United States

23 Mar 2020

A 'Chinese Coronavirus'? Officials Accuse Trump of Stoking Xenophobia and Violence Against Asian-Americans

Organizations and lawmakers throughout California as well as nationally are condemning recent rhetoric by President Donald Trump describing the novel coronavirus. They say his words, intentionally or not, encourage prejudice and violence against people of Chinese or Asian descent. On Thursday a group of civil rights organizations announced the creation of a reporting center to track anti-Asian violence and discrimination in California and across the country. Assemblymember David Chiu (D-San Francisco), chair of the California Asian and Pacific Islander Legislative Caucus, told Capital & Main that the creation of the site was motivated by more than 300 recent incidents collected from media outlets and other organizations. Levin agrees that rhetoric does matter and that the person with the biggest megaphone can increase, or decrease, xenophobic-motivated acts of hate. "When Bush spoke out to prevent acts of violence against Muslim-Americans in the wake of 9/11, hate crimes tracked by the FBI declined for a year." Those calling on the president to cease and desist equating the virus with China, however, are not likely to get their wish. At a Thursday press briefing, a Washington Post photographer captured a photo of Trump's speech, where Trump, in Sharpie script, crossed out "Corona" and wrote "Chinese." read the complete article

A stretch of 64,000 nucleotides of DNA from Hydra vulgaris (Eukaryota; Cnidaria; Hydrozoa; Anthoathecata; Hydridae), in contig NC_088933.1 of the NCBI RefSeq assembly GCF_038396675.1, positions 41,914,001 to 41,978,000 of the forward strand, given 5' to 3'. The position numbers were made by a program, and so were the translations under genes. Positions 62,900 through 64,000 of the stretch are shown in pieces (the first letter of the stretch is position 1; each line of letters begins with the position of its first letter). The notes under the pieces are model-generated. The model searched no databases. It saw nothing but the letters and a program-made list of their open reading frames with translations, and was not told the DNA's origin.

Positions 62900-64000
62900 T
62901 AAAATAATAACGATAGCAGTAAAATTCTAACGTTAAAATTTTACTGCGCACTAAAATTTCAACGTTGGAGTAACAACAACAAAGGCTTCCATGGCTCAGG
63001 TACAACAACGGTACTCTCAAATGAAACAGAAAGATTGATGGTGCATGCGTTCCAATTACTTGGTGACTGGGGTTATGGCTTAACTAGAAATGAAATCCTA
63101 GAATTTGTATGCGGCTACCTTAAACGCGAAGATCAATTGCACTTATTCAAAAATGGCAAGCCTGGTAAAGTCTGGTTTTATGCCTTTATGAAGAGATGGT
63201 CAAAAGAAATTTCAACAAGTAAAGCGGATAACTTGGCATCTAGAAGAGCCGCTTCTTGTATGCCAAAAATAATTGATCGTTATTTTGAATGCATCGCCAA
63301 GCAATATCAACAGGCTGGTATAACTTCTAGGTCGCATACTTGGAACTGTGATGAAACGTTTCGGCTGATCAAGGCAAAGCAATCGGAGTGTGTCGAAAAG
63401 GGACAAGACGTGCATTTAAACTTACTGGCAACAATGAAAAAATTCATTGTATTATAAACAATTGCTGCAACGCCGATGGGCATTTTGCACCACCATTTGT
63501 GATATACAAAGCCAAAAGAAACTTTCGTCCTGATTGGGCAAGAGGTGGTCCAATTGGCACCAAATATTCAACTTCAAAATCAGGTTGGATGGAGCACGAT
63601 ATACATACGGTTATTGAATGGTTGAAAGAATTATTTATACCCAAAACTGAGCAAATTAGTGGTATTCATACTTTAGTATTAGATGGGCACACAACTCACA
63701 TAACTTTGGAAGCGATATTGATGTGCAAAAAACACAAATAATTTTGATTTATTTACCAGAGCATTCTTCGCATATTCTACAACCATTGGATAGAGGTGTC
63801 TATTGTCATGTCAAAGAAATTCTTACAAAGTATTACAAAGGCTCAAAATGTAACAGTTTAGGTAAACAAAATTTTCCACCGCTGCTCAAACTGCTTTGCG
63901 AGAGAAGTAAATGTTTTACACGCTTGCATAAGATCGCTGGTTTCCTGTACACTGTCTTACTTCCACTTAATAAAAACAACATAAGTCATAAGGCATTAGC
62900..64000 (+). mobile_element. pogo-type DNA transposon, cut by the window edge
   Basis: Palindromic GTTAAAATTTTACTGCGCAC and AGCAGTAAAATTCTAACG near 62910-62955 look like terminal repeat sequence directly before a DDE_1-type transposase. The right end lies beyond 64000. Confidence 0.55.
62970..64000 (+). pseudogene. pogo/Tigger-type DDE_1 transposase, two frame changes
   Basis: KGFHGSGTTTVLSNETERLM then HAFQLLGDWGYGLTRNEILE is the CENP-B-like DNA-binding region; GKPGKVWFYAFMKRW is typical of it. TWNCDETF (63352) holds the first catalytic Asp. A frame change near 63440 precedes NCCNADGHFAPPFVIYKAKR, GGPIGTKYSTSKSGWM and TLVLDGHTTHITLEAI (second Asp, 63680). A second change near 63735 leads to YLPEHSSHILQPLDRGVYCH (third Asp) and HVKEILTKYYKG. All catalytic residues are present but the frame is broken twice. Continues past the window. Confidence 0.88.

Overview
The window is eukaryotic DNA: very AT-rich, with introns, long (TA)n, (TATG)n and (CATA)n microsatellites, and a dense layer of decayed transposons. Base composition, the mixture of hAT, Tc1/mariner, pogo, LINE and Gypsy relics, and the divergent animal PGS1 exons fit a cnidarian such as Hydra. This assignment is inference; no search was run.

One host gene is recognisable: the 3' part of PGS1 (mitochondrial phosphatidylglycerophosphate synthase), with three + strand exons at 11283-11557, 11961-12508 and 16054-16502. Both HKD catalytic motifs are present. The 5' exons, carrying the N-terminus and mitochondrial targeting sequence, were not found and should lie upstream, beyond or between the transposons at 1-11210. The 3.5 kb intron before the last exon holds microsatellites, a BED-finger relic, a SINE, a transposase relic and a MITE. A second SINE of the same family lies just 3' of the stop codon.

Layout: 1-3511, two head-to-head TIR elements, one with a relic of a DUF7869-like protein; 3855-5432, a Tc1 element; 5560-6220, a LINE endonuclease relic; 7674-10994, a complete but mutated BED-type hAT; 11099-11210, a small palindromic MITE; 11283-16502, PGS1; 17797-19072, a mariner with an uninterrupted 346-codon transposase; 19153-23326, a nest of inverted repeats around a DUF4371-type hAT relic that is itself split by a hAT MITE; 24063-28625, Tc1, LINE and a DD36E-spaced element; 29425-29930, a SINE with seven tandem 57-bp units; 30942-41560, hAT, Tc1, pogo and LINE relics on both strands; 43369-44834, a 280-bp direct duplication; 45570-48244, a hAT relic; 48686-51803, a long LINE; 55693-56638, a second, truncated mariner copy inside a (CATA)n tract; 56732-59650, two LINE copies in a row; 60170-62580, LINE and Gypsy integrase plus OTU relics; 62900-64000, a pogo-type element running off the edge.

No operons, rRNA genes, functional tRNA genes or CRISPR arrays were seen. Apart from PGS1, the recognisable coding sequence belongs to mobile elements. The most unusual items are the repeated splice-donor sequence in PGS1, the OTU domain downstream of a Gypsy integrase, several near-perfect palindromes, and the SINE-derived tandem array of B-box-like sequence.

23 Mar 2020

After suggesting novel coronavirus was created in North Carolina, OAN correspondent says that same conspiracy theory is “odd”

Chanel Rion, the White House correspondent for the pro-Trump cable outlet One America News, is now calling the claim that COVID-19 originated in the U.S. a “notably odd accusation” from the Chinese Communist Party. However, just a few days ago, Rion suggested in an OAN special that COVID-19 was created at a lab in North Carolina in 2015. Ironically, Rion has recently used her media platform to accuse mainstream media of pushing Chinese government propaganda about coronavirus in an attempt to undermine President Donald Trump. Rion’s attacks on the press covering coronavirus have now been featured in the White House briefing room. During a March 19 coronavirus task force update, Rion asked Trump about his use of the term “Chinese virus,” asking, “Is it alarming that major media players, just to oppose you, are consistently siding with foreign state propaganda, Islamic radicals, and Latin gangs and cartels?” Trump responded by attacking the press and saying, “It's more than fake news -- it's corrupt news.” Prior to joining OAN in May 2019, Rion worked as a pro-Trump editorial cartoonist whose illustrations promoted anti-Muslim bigotry; Seth Rich conspiracy theories; the book of a virulent anti-Semite; and a call for “armed citizens” to defend the country against purported coups and assassination attempts by the “violent left." read the complete article

23 Mar 2020

Coronavirus: White supremacists planned to use virus as a bioweapons